Stephen Wall, Staff Writer
Posted: 12/15/2009 06:57:25 PM PST
Congressional Democrats on Tuesday launched a renewed effort to pass comprehensive immigration reform legislation.
Rep. Joe Baca, D-San Bernardino, is a co-sponsor of the bill that provides a path to citizenship for the estimated 12 million illegal immigrants in the country.
The bill by Rep. Luis Gutierrez, D-Illinois, would also repeal the 287(g) program that allows local law enforcement agencies to perform some immigration functions.
Baca said the bill is a collaborative effort to “finally fix” America’s broken immigration system that has caused “both a humanitarian and economic crisis for our nation.”
“This issue affects not just Latinos, but immigrants in all walks of life from all over the globe,” Baca said in a statement.
He said the bill increases security at ports and borders, reforms guest-worker laws and creates tough workplace enforcement provisions.
Included in the bill is a measure that Baca introduced to place qualified undocumented high school graduates on “a fast track for citizenship.”
The Comprehensive Immigration Reform for America’s Security and Prosperity Act of 2009 also includes measures to reduce backlogs in visa processing, improve detention conditions for incarcerated immigrants, and reunite families separated by immigration status.
To qualify for a conditional visa allowing them to work and stay in the country for six years, illegal immigrants must pay a $500 fine and prove they have made contributions to the country through employment, education, military or community service. They cannot have any felony convictions or three or more misdemeanors on their record.
They can subsequently apply for green cards and eventual citizenship if they pass background checks, meet English and civic requirements and pay taxes.
Area Republican lawmakers said they would oppose any bill that rewards people who are in the country illegally.
Rep. Jerry Lewis, R-Redlands, David Dreier, R-San Dimas, and Gary Miller, R-Walnut, said the federal government needs to secure the border and strengthen the E-Verify system that ensures employers hire legal workers.
“As Americans continue to struggle with our economic downturn, there is scant support for legislation allowing millions of illegal immigrants to gain amnesty,” Lewis said in a statement.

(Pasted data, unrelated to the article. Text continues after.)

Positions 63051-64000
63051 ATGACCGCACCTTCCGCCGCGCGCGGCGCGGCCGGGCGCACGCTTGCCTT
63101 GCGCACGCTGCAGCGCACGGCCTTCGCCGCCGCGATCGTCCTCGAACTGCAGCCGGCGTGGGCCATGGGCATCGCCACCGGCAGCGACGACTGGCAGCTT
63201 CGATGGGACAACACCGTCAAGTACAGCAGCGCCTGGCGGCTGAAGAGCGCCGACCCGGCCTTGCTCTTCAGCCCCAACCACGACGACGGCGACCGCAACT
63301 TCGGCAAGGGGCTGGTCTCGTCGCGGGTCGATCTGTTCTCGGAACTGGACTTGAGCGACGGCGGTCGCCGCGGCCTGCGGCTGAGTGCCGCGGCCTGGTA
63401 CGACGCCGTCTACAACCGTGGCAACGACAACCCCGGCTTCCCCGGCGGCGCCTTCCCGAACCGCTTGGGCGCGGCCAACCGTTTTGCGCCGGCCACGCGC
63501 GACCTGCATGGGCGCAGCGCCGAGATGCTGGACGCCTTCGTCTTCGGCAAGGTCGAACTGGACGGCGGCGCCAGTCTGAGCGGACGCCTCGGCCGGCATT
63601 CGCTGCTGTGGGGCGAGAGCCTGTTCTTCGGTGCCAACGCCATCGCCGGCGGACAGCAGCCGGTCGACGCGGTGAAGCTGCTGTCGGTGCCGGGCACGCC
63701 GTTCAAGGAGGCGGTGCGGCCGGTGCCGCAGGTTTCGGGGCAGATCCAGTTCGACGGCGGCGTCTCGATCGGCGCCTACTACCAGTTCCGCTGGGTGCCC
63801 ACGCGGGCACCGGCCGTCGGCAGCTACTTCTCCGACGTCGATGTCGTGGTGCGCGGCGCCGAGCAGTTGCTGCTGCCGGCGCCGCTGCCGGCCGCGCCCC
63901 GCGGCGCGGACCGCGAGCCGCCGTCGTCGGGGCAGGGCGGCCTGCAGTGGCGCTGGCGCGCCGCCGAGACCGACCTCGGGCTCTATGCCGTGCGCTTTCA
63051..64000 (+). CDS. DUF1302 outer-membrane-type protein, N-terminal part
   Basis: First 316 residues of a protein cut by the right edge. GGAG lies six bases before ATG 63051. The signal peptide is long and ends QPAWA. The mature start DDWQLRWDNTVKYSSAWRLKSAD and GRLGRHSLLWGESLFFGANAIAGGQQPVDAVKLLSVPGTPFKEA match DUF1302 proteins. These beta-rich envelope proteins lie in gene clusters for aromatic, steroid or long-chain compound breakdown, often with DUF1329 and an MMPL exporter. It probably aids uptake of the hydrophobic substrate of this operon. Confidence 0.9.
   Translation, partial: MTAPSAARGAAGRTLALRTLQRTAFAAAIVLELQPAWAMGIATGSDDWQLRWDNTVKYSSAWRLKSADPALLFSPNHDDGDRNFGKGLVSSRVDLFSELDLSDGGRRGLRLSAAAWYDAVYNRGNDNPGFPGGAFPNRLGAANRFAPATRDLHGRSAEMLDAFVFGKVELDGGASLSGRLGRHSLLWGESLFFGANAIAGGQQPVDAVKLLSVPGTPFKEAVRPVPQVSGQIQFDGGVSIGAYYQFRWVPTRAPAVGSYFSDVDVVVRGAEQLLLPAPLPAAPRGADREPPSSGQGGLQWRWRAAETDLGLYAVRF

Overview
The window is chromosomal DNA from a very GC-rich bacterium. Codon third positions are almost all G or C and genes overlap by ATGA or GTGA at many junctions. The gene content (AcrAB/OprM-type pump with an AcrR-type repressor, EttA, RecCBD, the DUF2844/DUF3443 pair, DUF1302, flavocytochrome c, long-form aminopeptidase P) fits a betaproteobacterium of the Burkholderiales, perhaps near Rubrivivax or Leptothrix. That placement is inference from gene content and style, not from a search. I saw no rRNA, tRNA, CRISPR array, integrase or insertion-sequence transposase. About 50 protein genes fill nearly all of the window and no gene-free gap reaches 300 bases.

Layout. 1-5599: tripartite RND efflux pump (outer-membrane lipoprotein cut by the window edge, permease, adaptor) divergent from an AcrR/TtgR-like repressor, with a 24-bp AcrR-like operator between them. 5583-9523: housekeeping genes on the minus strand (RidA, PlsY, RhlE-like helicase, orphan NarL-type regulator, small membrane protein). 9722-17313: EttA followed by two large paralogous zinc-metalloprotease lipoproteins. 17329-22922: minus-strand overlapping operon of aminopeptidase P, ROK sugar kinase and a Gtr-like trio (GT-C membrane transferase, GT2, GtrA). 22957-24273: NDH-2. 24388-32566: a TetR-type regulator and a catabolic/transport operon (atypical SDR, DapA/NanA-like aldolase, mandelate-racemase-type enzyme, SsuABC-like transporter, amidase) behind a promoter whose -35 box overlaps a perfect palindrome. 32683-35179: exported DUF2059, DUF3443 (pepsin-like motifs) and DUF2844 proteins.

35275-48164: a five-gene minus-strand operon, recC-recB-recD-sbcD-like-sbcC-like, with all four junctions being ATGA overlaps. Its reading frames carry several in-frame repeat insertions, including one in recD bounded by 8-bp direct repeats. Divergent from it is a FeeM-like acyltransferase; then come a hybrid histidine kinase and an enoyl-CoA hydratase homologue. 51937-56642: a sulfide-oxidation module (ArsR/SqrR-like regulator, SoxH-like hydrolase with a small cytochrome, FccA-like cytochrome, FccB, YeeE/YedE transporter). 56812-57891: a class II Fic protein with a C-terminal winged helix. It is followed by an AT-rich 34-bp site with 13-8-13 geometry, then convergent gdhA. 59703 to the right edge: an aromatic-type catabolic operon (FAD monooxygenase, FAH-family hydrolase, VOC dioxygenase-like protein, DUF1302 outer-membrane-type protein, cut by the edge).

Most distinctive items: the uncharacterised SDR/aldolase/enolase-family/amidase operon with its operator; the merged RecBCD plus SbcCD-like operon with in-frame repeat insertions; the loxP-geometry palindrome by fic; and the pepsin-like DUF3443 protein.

Dreier urged support for his own bill, the Illegal Immigration Enforcement and Social Security Protection Act, that provides employers with a counterfeit-proof tool to verify employment eligibility.
Despite the opposition, Baca predicted the effort will succeed.
“Working together – we can and will move America forward to keep our nation secure, and ensure that everyone is treated with respect and dignity,” Baca said. “Comprehensive immigration reform will be a reality in 2010.”
Others don’t think so.
Mark Krikorian, executive director of the Washington D.C.-based Center for Immigration Studies, called the bill “political theater” designed to appease Latino activist groups that voted for President Barack Obama on the promise he would enact comprehensive immigration reform.
Because the bill lacks a large guestworker program, he said it is likely to be opposed by big business and defeated in Congress.
“Even though it’s a pretty radical bill, it’s basically dead on arrival,” Krikorian said.
Miguel Tinker-Salas, a professor of Latin American history at Pomona College, said the bill is an effort to “frame the immigration debate before `the right’ or anybody else attempts to simply frame it as a question of national security or the scapegoating of immigrants for economic problems we’re currently having.”
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